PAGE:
It probably will not end up in the form that it’s in currently. It will probably go through several different revisions to the extent that it does make it out and does get approved. But it’s huge opportunity. And what’s really interesting about it is it also, a big thing in Florida is the vertical integration. They’re not allowed to contract out anything. So from growing, to processing, dispensing, they can’t really contract out any of those services.
The Senate bill 1860 explicitly allows them to contract out some of those. So what that means is that there’s going to be service providers that can now come in and contract with these licensed companies. So a lot of people need to understand that to the extent they want to do transportation, there’s going to be opportunities for companies to pop up that are specializing in the transportation of cannabis and that currently is not available here in Florida right now.
You mentioned you’re a conservative politician, and when I think Florida, I think old people and the conservatism and all the money down there. I used to live in Jersey, so I’m familiar with that mentality of the population and whatnot. Do you think as a resident whatnot and being someone who watches your politics, is there a lot of pushback from Big Pharma? I mean, how come more people aren’t reaching out to your older voting population, because that conservative person, I mean, we make marijuana to be taboo. It’s not, it’s like ointment. It’s better than alcohol. It’s like eventually when we get to the legalization that we all want, it’ll be, you can buy it like broccoli, right? Like a pound for 50 cents, because mass people are growing.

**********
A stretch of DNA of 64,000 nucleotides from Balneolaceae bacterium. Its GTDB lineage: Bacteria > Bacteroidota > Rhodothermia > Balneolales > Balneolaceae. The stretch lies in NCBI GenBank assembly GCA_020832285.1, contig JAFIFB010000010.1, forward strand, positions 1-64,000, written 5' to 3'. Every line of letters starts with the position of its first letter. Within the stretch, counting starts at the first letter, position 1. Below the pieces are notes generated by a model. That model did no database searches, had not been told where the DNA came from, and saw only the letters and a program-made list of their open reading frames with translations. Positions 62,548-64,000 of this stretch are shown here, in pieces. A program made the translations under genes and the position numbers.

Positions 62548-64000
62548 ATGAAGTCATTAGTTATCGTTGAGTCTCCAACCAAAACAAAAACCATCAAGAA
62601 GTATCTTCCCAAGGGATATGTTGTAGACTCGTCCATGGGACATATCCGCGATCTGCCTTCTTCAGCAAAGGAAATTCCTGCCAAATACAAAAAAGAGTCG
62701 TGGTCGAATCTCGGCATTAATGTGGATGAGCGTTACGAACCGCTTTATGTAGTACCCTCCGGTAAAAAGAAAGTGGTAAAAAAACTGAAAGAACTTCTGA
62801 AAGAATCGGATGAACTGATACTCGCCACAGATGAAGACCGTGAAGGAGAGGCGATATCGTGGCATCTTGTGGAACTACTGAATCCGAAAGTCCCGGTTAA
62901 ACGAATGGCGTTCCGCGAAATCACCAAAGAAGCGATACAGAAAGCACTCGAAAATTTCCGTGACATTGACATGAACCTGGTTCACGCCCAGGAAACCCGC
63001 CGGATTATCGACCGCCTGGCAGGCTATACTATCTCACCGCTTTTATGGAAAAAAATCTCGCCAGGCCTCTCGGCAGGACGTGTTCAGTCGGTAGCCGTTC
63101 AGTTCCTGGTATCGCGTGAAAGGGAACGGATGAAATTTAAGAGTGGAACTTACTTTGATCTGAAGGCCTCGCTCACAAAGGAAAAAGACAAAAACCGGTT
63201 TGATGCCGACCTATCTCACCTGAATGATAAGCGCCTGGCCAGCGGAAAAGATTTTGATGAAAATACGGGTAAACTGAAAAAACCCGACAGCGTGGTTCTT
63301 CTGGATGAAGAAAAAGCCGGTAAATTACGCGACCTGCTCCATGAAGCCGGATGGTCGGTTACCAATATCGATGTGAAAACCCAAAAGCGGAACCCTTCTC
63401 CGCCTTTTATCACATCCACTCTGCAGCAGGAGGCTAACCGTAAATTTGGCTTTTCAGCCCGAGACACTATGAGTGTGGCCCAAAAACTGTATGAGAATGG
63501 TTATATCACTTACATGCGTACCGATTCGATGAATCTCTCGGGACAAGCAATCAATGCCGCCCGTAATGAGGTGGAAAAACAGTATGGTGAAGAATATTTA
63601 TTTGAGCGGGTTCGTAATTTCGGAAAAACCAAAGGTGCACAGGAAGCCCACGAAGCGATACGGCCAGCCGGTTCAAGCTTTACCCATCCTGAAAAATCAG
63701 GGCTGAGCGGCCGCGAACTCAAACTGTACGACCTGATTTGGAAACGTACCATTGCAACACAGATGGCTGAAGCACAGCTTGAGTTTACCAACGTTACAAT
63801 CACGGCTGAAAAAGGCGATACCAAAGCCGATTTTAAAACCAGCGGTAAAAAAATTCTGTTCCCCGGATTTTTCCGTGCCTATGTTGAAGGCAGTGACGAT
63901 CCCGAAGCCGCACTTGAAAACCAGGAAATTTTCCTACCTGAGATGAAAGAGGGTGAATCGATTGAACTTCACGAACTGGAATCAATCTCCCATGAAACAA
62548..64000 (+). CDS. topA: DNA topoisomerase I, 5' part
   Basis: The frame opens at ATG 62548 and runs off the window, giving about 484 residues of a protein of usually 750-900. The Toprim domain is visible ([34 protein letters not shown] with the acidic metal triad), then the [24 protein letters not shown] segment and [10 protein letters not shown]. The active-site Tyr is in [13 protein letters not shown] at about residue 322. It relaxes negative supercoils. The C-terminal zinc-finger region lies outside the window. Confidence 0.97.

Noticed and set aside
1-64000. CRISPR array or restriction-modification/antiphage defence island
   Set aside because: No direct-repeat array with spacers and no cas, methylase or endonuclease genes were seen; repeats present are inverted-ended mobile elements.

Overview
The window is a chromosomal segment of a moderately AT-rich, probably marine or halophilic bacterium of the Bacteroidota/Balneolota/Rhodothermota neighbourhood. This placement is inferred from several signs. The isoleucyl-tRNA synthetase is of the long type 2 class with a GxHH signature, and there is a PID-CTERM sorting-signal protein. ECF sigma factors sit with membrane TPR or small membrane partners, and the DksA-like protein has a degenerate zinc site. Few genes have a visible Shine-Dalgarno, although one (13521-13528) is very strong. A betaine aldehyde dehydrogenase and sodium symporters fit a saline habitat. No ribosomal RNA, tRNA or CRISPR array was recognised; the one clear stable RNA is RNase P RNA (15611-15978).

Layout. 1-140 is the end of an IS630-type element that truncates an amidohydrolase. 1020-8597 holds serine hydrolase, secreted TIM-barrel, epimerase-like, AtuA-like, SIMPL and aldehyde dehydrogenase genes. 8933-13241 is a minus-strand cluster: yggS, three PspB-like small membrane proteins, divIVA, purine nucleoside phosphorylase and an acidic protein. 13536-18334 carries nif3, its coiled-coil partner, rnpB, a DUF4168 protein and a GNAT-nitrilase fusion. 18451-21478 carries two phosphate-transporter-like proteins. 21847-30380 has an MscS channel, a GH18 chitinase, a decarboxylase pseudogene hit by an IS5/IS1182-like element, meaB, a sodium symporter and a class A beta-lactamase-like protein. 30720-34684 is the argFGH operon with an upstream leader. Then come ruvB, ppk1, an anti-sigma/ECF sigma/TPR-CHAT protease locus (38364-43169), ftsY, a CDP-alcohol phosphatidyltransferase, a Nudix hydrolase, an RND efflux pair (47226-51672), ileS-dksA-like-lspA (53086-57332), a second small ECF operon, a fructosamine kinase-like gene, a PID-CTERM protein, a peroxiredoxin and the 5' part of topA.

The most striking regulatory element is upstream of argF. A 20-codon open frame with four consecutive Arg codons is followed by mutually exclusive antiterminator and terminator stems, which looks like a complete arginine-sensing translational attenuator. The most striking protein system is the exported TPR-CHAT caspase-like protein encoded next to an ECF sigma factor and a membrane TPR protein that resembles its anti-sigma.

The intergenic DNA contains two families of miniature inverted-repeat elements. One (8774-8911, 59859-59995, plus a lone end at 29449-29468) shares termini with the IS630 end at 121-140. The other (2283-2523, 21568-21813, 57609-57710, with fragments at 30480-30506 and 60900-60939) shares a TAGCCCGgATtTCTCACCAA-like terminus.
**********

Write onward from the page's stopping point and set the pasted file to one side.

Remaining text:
Let’s at least draw the line at vodka, like [inaudible 00:21:09] cards. It’s going to be an industry that’s expensive again too. But you can get into it.
Well look, if you look on a federal level, you’ll see that both parties are starting to come together on this issue. And I think you’re starting to see that in Florida, and you’re seeing that throughout a lot of different States. So I think historically, obviously it’s been the conservatives that have been … And look, I don’t have anything against conservatives. I actually, I am a conservative myself, I vote on the issues. But on this particular issue, they’re very weary, but a lot of them have switched over. I have talked to a lot of conservative legislators that have switched over, and they’re believers. They’ve talked to some of the older demographic we have in Florida. They’ve understood the medicinal benefits. Some of the doctors that I work with have really made their voices heard up in Tallahassee at our state Capitol, so-
Do you think the message of … I’m sorry, which one do you think resonates more with the people of Florida regarding the marijuana laws? The message about how it is good, effective medicine, or the message that it’s good business. Because when I think Florida, I think conservative, but I think, “Yeah, but they’re business conservative. They care about what they’re doing. They care about their numbers.”